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Abstract:Inverse problems are notoriously difficult to solve because they can have no solutions, multiple solutions, or have solutions that vary significantly in response to small perturbations in measurements. Bayesian inference, which poses an inverse problem as a stochastic inference problem, addresses these difficulties and provides quantitative estimates of the inferred field and the associated uncertainty. However, it is difficult to employ when inferring vectors of large dimensions, and/or when prior information is available through previously acquired samples. In this paper, we describe how deep generative adversarial networks can be used to represent the prior distribution in Bayesian inference and overcome these challenges. We apply these ideas to inverse problems that are diverse in terms of the governing physical principles, sources of prior knowledge, type of measurement, and the extent of available information about measurement noise. In each case we apply the proposed approach to infer the most likely solution and quantitative estimates of uncertainty.

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Abstract:We present a novel active learning algorithm, termed as iterative surrogate model optimization (ISMO), for robust and efficient numerical approximation of PDE constrained optimization problems. This algorithm is based on deep neural networks and its key feature is the iterative selection of training data through a feedback loop between deep neural networks and any underlying standard optimization algorithm. Under suitable hypotheses, we show that the resulting optimizers converge exponentially fast (and with exponentially decaying variance), with respect to increasing number of training samples. Numerical examples for optimal control, parameter identification and shape optimization problems for PDEs are provided to validate the proposed theory and to illustrate that ISMO significantly outperforms a standard deep neural network based surrogate optimization algorithm.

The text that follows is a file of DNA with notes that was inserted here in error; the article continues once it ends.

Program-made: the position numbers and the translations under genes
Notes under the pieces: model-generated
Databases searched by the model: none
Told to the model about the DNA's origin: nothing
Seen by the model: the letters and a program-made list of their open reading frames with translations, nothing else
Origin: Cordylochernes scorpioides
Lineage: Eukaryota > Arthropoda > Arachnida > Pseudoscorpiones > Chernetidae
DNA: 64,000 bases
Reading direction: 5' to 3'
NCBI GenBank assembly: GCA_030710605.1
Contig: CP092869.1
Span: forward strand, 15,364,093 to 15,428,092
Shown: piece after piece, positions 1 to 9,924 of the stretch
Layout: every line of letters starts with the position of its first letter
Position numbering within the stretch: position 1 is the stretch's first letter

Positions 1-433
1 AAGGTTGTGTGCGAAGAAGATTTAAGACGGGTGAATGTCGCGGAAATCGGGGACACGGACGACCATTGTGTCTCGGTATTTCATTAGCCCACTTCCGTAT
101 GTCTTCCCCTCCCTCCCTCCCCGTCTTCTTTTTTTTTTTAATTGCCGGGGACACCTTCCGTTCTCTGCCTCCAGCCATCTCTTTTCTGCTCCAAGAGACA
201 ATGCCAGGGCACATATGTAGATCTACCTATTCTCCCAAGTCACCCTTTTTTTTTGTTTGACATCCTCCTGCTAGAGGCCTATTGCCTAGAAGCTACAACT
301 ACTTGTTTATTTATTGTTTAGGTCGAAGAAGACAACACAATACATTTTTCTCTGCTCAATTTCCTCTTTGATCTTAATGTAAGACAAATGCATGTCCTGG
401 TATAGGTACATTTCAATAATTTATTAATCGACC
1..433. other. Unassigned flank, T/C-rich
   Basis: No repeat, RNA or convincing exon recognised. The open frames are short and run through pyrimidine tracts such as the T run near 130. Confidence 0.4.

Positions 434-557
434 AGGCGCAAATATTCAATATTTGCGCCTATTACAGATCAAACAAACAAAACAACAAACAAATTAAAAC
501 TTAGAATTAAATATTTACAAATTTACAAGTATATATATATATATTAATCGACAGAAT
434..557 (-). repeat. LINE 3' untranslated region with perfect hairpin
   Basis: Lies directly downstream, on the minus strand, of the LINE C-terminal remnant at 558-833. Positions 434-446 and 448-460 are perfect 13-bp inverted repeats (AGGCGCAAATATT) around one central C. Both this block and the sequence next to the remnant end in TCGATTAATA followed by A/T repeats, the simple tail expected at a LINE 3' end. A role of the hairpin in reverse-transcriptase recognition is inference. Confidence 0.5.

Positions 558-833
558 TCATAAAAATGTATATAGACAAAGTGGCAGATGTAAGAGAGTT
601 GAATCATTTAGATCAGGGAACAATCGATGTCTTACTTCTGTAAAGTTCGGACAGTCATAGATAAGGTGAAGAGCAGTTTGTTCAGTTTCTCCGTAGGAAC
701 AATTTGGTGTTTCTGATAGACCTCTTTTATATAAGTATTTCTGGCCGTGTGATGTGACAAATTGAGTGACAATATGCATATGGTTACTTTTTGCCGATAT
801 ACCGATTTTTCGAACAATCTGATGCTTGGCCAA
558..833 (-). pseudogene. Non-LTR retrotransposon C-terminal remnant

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Abstract:Deep neural networks and the ENO procedure are both efficient frameworks for approximating rough functions. We prove that at any order, the ENO interpolation procedure can be cast as a deep ReLU neural network. This surprising fact enables the transfer of several desirable properties of the ENO procedure to deep neural networks, including its high-order accuracy at approximating Lipschitz functions. Numerical tests for the resulting neural networks show excellent performance for approximating solutions of nonlinear conservation laws and at data compression.